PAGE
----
State Street Global Advisors (SSgA) says it is listing Hong KongÆs first gold exchange-traded fund on the Hong Kong stock exchange on July 31. The fund, called SPDR Gold Shares, tracks spot price movements of physical gold which it holds in the form of bullion bars at an undisclosed vault at HSBC in London.

First conceived and traded on the New York Stock Exchange on November 18, 2004, SPDR Gold Shares was the worldÆs first commodity ETF. In its first three days of trading, it had reportedly attracted $1 billion of assets. In the three-and-a-half years since, the fund had kick started a wave of investor interest in commodity ETFs.

According to the latest estimates by Jude Brhanavan, a commodity strategist at Deutsche Bank in London, the sector has since witnessed a tremendous boom with total asset under management growing from $4.2 billion in 2005 to approximately $53.7 billion worldwide this year, of which $21.8 billion is attributed to the SPDR Gold Shares Fund.

The Hong Kong listing will add to the number of exchanges worldwide on which the fund is traded. Previously, State Street has also listed SPDR Gold Trust on the Bolsa Mexicana de Valores, the Singapore Exchange and Tokyo Stock Exchange.

Sammy Yip, vice-president and head of ETF at State Street in Hong Kong, says Asia is at a tipping point to witness the exponential growth in the ETF sector. SPDR Gold Shares will bring to investors a convenient and innovative way of investing in physical gold. It will give investors ôinstitutional accessö at the convenience on a retail level, he says.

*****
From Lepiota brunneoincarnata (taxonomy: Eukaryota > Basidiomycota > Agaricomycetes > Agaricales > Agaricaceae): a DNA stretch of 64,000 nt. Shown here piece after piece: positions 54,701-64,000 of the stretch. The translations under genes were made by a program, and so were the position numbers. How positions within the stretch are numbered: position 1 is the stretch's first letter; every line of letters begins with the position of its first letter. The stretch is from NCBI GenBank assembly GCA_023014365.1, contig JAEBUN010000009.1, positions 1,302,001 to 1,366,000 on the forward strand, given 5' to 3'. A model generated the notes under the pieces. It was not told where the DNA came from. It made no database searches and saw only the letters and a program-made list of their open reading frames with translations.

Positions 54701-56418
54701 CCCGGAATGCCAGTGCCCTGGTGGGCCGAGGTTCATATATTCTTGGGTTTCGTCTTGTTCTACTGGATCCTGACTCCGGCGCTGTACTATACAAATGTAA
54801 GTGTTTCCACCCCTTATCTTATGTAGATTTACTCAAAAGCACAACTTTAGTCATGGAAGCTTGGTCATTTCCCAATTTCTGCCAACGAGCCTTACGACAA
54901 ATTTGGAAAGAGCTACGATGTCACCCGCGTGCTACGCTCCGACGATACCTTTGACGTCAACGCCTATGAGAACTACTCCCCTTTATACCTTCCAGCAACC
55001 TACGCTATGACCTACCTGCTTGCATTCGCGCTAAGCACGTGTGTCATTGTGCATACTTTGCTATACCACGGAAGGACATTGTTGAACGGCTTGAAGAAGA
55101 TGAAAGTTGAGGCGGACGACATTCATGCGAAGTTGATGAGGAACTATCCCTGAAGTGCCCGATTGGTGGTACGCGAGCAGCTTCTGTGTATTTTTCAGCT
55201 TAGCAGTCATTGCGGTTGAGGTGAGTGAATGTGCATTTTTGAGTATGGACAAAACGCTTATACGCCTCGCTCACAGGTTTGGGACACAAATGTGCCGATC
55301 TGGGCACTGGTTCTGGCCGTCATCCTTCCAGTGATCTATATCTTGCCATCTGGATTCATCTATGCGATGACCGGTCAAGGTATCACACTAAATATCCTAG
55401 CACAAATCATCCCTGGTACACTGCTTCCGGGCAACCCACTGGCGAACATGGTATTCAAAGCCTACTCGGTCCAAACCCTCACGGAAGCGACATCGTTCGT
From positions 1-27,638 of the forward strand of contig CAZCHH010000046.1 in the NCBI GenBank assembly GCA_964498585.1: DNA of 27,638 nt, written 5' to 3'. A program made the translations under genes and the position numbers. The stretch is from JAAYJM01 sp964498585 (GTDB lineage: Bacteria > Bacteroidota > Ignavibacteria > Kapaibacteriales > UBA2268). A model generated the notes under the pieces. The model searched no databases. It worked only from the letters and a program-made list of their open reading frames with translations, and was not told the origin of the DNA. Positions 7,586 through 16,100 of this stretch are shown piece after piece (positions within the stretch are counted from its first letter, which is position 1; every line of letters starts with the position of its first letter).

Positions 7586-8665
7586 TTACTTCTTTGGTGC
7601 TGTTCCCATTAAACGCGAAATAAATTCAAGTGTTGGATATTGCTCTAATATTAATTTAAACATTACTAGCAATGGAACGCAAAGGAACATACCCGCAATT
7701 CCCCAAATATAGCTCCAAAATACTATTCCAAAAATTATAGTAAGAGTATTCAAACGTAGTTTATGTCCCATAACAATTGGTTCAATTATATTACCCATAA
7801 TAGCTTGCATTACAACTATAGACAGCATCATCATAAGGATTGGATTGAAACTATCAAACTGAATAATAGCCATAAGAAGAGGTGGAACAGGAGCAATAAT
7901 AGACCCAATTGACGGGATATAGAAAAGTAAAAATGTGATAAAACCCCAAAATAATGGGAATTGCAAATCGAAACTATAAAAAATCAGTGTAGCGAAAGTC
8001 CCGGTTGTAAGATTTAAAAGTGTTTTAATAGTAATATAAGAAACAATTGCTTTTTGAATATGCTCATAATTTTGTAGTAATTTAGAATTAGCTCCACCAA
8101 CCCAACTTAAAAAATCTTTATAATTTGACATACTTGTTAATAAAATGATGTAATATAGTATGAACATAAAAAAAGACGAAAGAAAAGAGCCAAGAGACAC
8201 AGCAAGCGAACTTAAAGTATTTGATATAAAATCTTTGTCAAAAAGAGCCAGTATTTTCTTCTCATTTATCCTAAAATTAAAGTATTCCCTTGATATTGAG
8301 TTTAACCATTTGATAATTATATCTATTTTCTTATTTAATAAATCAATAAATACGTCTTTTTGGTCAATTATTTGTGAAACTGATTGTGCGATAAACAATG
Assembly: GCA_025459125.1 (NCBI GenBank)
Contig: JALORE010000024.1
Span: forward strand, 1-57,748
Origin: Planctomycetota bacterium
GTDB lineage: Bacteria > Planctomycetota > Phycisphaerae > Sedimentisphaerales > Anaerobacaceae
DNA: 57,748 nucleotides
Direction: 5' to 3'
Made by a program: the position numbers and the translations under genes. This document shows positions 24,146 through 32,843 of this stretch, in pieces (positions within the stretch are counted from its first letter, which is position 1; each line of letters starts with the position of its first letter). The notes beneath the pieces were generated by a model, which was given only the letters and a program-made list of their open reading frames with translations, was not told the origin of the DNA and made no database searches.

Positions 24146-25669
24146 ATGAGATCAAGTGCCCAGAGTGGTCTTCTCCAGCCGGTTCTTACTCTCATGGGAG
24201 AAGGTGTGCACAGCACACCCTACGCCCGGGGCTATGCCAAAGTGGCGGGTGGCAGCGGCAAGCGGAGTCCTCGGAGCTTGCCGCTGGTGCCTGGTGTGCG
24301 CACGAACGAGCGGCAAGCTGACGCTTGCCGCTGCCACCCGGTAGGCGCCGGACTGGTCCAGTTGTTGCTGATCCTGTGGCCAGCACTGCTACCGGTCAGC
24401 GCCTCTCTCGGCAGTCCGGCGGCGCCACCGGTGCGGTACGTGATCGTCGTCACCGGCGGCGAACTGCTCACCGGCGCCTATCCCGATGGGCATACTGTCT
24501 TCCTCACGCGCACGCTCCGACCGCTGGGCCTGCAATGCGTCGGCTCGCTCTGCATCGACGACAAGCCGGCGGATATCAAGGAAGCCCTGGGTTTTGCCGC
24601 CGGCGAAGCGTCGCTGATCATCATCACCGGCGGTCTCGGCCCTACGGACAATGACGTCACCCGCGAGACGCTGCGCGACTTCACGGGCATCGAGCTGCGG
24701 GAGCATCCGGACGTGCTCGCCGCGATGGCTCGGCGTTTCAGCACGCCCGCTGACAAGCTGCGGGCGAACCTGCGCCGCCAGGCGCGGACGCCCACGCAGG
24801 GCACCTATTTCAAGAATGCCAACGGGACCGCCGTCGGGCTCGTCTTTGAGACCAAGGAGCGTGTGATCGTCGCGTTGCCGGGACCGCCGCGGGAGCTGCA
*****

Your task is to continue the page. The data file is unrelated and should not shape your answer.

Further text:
Investors should note, however, at 40 basis points a year, the fund charges a slightly higher expense rate than the typical stock ETF, which currently average about 9bp. Furthermore, Deutsche's Brhanavan believes recent trends suggest commodity investors might be shifting their focus to other sectors in energy and agriculture.

Yet, on an overall access level, he notes ETFs still offer significant advantages.

ôOne common feature of the gold and silver market is that the forward curves are almost always in contango. We find that the degree of cantango is considerably higher than the storage, insurance and management fees charged by ETFs,ö says Brhanavan. ôPhysically backed precious metals ETFs avert the carry costs associated with commodities that have upward sloping forward curves.ö

Albert Cheng, managing director at World Gold Council, says gold has historically always offered a good hedge against inflation. On a supply-demand dynamic level, he suggests under-investment in the mining sector over the past decade has now resulted in some of the tightest supply in history.

Over the coming years, he says emerging market demands for gold in industrial and jewellery will drive spot prices even further.

Michael Lewis, Deutsche BankÆs global head of commodities research in London, notes the current cycle has been the longest gold price rally in history. It has been running for 84 months since April 2001. The previous longest boom was recorded between August 1971 and February 1975. It lasted 42 months and gold prices climbed 419% to a high of $183.9/oz.

In the current cycle, gold prices have climbed from a low of $255.6/oz to $1003/oz, or 292%, thus far.

So far so good. However, Lewis notes, the close link between dollar and gold means any major turn in the US currency could end this longest rally in the gold price known to man.